As our clients age, we often see them struggle with paying their bills for a number of reasons.
It may be too difficult for them to manage the paperwork, or the technology required is beyond their desire or capacity to learn it. Either way, people tend to face challenges when managing their finances as they age, especially without a support system to help keep them on track.
That said, it is not always easy for family or friends to step in, but there are steps you can take to help make the transition easier. By taking the time to understand their financial situation, creating a system, and assigning responsibility to a family member or professional, you can provide them with the emotional support and reassurance they need to ensure their financial well-being.
Understand Their Situation
The first step is to understand their situation. What bills do they pay, when do they pay them, and how have they been paid? Remember to explore those non-monthly bills such as insurance, taxes, etc. Assessing the situation may also include deeper communication with the aging family member to see if they want any involvement in the ongoing bill payments. Once you get everything figured out and automate more of the bill paying, they may be able to manage everything going forward. Communication and involvement of other key family members may be essential since you may get a partial story from the aging family member.
Create a System
Designating a responsible family member/caregiver or finding professional assistance is often difficult. Having the time and aptitude to take on bill paying for someone else can be a challenge. Many of us organize our bill-paying systems differently, and it may be helpful to set up a centralized system for bill organization that makes sense and is convenient for whoever takes on that role.
Possibly, set up a place in their home to store all their bills, encourage them to go through the daily mail and sort out the bills. If they are giving up all involvement, have the bills sent electronically to the person who will pay those bills going forward. Consider putting what you can on an automatic payment plan, either directly to a checking account or a credit card. Set up access to their bank account to pay bills directly should you not have access to auto pay.
Establish a Budget and Track Expenses
Knowing the amount and timing of the income and expenses will help to anticipate the cash flow. Develop a schedule for bill payments and reminders. Knowing the schedule can also help to avoid security and fraud concerns–it will raise a red flag for further investigation when unexpected transactions occur. Some of our aging clients have been taken advantage of by ruthless scams. Greenlight.com, a debit card system designed for families to manage their children’s spending activity, has also proven to be a helpful tool for managing spending for seniors.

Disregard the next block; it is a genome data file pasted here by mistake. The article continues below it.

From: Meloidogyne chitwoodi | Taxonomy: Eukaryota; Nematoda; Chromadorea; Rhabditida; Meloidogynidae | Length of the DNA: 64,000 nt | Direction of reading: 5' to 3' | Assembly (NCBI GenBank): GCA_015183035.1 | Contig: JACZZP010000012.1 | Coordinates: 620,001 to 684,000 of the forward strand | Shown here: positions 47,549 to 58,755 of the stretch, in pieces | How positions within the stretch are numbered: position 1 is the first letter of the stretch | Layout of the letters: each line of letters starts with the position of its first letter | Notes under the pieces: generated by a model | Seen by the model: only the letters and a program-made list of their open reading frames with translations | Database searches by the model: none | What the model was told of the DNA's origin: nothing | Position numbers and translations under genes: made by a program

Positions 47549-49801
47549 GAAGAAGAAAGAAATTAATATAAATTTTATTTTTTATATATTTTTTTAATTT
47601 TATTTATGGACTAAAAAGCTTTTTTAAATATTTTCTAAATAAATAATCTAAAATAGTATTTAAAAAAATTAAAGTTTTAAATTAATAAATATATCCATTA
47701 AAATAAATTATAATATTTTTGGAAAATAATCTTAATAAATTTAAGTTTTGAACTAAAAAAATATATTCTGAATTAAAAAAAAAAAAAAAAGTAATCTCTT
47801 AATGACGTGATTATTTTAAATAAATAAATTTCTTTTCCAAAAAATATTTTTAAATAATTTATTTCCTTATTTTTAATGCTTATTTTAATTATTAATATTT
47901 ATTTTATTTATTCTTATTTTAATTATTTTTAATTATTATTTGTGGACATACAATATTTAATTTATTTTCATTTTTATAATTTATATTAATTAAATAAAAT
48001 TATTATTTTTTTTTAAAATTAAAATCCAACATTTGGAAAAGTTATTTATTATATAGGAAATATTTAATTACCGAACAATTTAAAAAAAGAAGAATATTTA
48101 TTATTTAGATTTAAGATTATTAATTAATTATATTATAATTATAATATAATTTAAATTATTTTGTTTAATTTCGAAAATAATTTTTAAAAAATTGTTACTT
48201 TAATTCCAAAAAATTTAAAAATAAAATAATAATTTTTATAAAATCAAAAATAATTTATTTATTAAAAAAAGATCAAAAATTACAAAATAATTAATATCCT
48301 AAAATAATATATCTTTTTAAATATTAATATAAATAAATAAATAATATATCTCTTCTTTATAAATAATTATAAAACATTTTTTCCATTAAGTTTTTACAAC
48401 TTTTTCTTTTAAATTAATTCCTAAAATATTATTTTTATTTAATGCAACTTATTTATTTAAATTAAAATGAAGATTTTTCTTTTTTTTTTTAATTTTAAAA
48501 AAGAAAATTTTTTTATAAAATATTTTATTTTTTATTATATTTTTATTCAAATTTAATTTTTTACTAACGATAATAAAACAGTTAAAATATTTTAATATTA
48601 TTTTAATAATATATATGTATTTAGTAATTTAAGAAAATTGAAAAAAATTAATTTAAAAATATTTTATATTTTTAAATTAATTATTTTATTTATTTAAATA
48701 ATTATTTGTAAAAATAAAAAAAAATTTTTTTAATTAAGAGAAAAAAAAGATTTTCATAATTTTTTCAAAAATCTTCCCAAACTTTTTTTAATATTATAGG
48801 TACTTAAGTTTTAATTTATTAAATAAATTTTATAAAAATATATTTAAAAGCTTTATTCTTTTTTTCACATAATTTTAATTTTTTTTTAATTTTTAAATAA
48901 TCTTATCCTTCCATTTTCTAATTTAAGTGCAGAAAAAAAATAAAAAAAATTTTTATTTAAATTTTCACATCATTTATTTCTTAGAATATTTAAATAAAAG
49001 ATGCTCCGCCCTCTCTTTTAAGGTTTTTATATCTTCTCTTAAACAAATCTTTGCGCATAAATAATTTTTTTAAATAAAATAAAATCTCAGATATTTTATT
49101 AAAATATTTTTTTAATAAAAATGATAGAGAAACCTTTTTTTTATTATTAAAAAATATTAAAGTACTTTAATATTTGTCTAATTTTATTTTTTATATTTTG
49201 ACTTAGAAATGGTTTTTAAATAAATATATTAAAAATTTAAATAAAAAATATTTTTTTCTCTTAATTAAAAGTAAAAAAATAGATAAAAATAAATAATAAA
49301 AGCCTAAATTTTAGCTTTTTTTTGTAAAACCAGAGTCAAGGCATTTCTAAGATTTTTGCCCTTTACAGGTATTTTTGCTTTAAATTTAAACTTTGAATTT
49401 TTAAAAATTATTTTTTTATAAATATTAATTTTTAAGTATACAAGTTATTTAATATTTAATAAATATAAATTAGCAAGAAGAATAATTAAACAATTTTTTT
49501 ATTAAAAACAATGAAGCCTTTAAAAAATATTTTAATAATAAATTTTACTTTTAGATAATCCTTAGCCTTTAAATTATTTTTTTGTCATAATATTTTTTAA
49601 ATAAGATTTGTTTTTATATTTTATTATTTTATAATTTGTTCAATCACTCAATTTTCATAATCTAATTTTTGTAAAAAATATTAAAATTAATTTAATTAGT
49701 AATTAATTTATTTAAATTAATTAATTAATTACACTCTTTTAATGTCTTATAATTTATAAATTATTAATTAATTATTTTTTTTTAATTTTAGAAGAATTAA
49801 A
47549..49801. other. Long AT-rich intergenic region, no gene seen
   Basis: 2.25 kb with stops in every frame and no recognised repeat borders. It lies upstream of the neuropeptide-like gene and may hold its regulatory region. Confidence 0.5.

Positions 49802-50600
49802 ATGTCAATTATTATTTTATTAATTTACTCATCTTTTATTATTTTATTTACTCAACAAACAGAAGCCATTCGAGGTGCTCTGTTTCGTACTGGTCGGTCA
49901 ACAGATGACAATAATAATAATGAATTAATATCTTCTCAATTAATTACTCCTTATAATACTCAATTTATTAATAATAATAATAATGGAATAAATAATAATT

Another thing you’ll want to cover is estate planning with the seniors in your life. It’s not an easy conversation, but it’s a necessary one to avoid future conflicts and pitfalls. It is imperative to ensure that all the appropriate estate documents are in place well before you need them. While the family member is alive, documents such as Powers of Attorney and Health Care Directives appoint agents to make financial and health decisions. After death, documents such as wills and trusts will give appointed representatives the power to administer their estates.
Emotional Support and Communication
None of this is easy for the aging family member or the person taking on this new responsibility. Acknowledging the emotional toll that giving up control over aspects of their lives they used to manage easily is hard. Encourage open and respectful communication and provide support and reassurance as you go through this transition.
Watch for the signs of struggle with bill paying for your aging family members. Are they frustrated when paying bills? Are bills not getting paid on time or at all? Are they over drafting their bank accounts? Maybe it is time to step in and have that conversation about what is working and not working for them. Maybe they want to give up the activity of bill paying, or maybe they just need a little help. Proactive planning and involvement can avoid potential financial pitfalls in the future and ensure financial well-being and peace of mind for aging family members.